One question: how are people finding pools to shoot in? Are you using private pools or public? Do public pools generally allow you to set-up backdrops? I don't imagine they'd be willing to turn their filtration systems off during the shoot either. Any advice would be great. :)

#48 asmigel

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Posted 10 April 2013 - 01:28 PM

Hi Alexis,

 

To answer your questions about pools, your best bet would be to find a filthy rich friend with a clear pool that was heated year round, and since you're based in the midwest, indoors too! 

In all seriousness, ideally you have a private pool at someone's house that will let you get in and practice. There are so many variabilities in photography, even more so in underwater photography in a pool including time of day, angle of the sun, shade trees, trees dropping foliage, clarity of the water, etc. it would be nice to have access whenever you wanted.

Public pools are very tricky, especially when kids use them. Talk to the aquatics director and see if there are times you can use the pool. And no, they usually won't turn off a filtration system ; )

Do you have a dive shop in your area with a pool attached? That would be a great resource to try.

 

Abi



#49 alexiscoram

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Posted 10 April 2013 - 01:36 PM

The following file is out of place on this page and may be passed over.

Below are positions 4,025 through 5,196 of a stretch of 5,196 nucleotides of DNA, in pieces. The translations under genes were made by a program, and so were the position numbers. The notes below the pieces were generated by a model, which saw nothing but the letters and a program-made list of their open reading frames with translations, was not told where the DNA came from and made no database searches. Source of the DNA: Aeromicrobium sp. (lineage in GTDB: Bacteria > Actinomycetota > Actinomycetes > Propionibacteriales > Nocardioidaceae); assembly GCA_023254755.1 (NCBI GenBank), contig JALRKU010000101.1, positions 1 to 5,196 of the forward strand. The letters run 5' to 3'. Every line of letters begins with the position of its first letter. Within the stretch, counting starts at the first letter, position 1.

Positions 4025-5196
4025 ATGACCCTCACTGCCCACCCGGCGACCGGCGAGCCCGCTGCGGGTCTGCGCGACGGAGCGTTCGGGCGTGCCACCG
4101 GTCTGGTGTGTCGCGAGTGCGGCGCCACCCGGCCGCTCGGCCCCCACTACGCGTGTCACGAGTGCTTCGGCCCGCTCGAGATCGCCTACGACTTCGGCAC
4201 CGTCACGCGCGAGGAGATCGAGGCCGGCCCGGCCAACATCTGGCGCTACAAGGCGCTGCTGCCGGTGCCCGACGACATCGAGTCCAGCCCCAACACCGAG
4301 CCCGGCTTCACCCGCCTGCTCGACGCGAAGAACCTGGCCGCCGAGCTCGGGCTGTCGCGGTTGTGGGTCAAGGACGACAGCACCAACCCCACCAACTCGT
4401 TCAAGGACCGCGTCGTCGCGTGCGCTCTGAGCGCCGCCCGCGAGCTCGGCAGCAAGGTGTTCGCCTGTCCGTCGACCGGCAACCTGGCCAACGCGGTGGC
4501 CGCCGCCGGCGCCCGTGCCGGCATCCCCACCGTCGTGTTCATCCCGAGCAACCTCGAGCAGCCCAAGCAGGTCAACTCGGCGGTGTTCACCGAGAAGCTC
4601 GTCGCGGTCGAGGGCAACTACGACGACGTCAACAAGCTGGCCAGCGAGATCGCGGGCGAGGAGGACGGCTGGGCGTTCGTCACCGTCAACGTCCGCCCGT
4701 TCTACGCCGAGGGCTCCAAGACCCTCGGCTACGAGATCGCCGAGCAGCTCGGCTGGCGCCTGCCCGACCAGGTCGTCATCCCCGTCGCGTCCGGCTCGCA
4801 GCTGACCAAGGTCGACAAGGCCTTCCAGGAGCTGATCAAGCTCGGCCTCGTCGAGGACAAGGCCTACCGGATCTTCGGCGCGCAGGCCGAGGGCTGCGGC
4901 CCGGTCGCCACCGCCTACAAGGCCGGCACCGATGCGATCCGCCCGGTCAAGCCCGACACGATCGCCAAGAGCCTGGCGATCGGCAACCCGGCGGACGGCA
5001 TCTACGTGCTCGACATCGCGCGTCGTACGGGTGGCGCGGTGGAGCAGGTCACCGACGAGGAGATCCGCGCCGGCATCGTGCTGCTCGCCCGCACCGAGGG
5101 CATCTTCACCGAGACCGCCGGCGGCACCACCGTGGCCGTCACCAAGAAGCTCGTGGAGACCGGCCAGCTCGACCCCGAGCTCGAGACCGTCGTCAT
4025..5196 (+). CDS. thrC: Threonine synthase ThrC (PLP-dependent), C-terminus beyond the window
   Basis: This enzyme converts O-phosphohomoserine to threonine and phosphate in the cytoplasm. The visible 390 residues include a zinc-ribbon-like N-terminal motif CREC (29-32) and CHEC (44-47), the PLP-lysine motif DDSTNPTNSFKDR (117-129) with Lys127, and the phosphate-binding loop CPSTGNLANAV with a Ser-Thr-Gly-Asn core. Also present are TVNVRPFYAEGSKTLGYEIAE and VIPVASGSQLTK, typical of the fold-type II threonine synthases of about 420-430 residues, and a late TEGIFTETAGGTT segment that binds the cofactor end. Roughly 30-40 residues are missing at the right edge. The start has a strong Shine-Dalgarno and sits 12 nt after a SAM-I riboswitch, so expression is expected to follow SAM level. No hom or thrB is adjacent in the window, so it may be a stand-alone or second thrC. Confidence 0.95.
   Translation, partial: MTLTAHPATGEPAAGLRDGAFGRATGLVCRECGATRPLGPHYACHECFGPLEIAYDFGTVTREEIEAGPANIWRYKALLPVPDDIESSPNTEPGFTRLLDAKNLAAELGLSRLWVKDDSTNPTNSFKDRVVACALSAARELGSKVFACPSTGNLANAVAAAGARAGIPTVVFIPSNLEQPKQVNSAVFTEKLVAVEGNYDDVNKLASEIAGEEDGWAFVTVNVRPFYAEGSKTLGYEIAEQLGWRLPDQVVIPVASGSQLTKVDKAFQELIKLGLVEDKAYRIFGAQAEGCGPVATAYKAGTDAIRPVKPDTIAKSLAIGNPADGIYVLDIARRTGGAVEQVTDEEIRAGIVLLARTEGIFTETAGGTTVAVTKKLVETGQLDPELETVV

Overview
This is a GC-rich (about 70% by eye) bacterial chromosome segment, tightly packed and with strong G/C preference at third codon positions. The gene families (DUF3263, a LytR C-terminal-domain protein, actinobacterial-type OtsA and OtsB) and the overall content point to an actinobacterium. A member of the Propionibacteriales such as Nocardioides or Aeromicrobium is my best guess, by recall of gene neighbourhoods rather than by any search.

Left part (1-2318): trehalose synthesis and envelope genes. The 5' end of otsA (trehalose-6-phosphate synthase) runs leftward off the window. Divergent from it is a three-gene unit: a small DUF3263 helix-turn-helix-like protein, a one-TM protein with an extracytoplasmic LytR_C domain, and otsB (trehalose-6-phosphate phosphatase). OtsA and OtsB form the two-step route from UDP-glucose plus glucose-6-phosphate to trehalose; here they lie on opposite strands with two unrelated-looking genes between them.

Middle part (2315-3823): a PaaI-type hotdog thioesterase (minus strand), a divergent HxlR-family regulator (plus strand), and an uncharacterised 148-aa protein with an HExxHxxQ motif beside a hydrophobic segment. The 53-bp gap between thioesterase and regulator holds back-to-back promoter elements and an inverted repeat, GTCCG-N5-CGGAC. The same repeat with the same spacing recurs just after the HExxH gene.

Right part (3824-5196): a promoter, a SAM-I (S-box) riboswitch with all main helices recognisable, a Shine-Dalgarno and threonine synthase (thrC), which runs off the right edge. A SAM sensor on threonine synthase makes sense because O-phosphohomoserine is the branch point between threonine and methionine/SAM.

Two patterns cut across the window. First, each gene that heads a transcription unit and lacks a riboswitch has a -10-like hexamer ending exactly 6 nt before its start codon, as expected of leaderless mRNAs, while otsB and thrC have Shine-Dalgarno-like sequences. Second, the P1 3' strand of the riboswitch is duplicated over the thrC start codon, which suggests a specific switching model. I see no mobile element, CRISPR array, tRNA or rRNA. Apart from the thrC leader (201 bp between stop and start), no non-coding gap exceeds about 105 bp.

Hi Alexis,

 

To answer your questions about pools, your best bet would be to find a filthy rich friend with a clear pool that was heated year round, and since you're based in the midwest, indoors too! 

In all seriousness, ideally you have a private pool at someone's house that will let you get in and practice. There are so many variabilities in photography, even more so in underwater photography in a pool including time of day, angle of the sun, shade trees, trees dropping foliage, clarity of the water, etc. it would be nice to have access whenever you wanted.

Public pools are very tricky, especially when kids use them. Talk to the aquatics director and see if there are times you can use the pool. And no, they usually won't turn off a filtration system ; )

Do you have a dive shop in your area with a pool attached? That would be a great resource to try.

 

Abi

 

Thanks, Abi. That's what I thought. I don't know anyone with a pool right now, so was thinking of asking one of the hotels by me. I just updated my profile because I'm in Northern California now, no longer in the Midwest :) 

 

Alexis



#50 chuckdee

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Posted 22 May 2013 - 09:03 AM

Loved reading this post, although all the lighting technical jargon is a bit over my head. I just received my underwater set-up for my D700. Ikelite housing with two ds161 strobes. Hoping to find a pool to practice shooting with a friend this weekend as a test. I'll be using the strobes only for now and will have to figure out how to use topside lighting in addition to the ttl. I'm not quite sure I want any electrical lighting around the pool.

One question: how are people finding pools to shoot in? Are you using private pools or public? Do public pools generally allow you to set-up backdrops? I don't imagine they'd be willing to turn their filtration systems off during the shoot either. Any advice would be great. :)

 

you may also went to check out a small local college or HS

 

 

Chuck Dee - AKA Chris
"My job as a portrait photographer is to seduce, amuse and entertain." - Helmut Newton